Posted by: thewearyprofessor | April 12, 2012

The World on My Nightstand

Like me, I suspect many of you are relics of the pre-download age adapting as well as possible to the frenetic digital onslaught. We have actual physical media in our homes and cars. We own CDs, DVDs, and—might as well own up to it—a few of us actually have VHS tapes, audio cassettes and the odd LP record (or hundreds) boxed in our closets and/or attics.

All of these items are on the technological equivalent of the Endangered Species List, and physical books may be the next media to go the way of the dodo. Yes, printed books are becoming extinct. How did civilization get to a point where I can say that?

Right now, as I sit here rather quaintly scribbling on actual paper with a bona fide pen, beside me sits a nightstand overflowing with the usual items. There are a few objects that might have been on bedside stands in the 1950s—a lamp, a tissue box, and a bottle of water—and a small collection of gadgets that would be indistinguishable from magic to residents of that time:

An e-reader holding approximately 1300 books (admittedly most of them Gutenberg Project freebies); a tablet computer that allows me to access thousands of movies and TV episodes (along with e-mail, Facebook, Twitter, the entire World Wide Web, etc.); an MP3 player containing roughly 1000 albums worth of audio (music and spoken word); and a mobile phone that not only allows me to communicate with just about anyone in the civilized world, but also acts as an alarm clock, calculator and calendar.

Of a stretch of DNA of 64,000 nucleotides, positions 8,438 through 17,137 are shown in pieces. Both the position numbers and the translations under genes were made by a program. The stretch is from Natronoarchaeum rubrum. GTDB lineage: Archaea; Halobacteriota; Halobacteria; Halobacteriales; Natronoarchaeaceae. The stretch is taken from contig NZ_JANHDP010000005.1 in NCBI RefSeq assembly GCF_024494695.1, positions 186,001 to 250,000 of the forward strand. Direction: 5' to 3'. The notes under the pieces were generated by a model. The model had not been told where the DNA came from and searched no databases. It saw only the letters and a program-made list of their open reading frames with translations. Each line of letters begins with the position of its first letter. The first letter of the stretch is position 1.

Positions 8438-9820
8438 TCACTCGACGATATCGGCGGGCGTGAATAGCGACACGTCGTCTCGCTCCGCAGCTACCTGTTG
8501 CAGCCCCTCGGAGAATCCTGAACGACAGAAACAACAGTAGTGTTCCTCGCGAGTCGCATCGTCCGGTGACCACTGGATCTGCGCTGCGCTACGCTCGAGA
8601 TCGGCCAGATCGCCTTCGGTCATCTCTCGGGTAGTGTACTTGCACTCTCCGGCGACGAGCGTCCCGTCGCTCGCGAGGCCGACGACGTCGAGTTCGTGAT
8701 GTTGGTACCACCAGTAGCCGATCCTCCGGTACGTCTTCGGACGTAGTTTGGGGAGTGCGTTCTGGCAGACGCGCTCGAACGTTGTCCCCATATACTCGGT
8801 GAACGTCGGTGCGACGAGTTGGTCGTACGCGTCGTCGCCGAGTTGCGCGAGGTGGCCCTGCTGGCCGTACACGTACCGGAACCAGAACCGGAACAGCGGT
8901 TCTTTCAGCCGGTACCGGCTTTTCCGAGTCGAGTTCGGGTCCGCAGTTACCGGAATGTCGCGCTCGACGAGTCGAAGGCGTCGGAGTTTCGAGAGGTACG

It’s no exaggeration to claim I can access the vast majority of not only all recorded human knowledge and achievement, but also—provided I have diligence and a valid credit card—information about almost anyone’s activities. All of civilization is accessible from my nightstand.Nightstand

Read War and Peace? Done! (Okay, I’m lying. But I will. Someday. Really. Okay, maybe.)

Tweet nonsense to the Leader of the Free World? Roger that.

See a photo of my aunt’s dead parakeet from 1962? Checkmark!

This seems unreal, the stuff of science fiction. Not even believable science fiction, but the drug-induced late 60s variety. Twenty years ago we would sooner have believed we could own George Jetson’s robot maid and Samsonite carry-on car than access the world from our bedside tables in 2012.

This is all beyond humanity’s collective wildest dreams.

So how did it happen?

Incremental baby steps and giant leaps. Need and inspiration begat technology (wars hot and cold plus the space race) and here we are living in a world inconceivable to the average children who watched The Mickey Mouse Club and The Lone Ranger during their first runs.

This is amazing, and also frankly very scary. Once you have the world on your nightstand, what’s left?

Only the things which remain private.

Freedom of access can rapidly become a restriction of action. With unsleeping eyes all around, ears attuned to the smallest chatter, and the relentless sifting and hunger for data, where do we find the privacy to be our true selves (whoever they are)? Where do we find the solitude and isolation of mind to contemplate, to meditate, to pray? How do we convince ourselves to turn off the endless dialogue without fear of missing anything?

How can we act in private with the world at our bedside?

For that matter, do we even desire privacy, or has that changed?

While I think about that, let me type this up for my blog.


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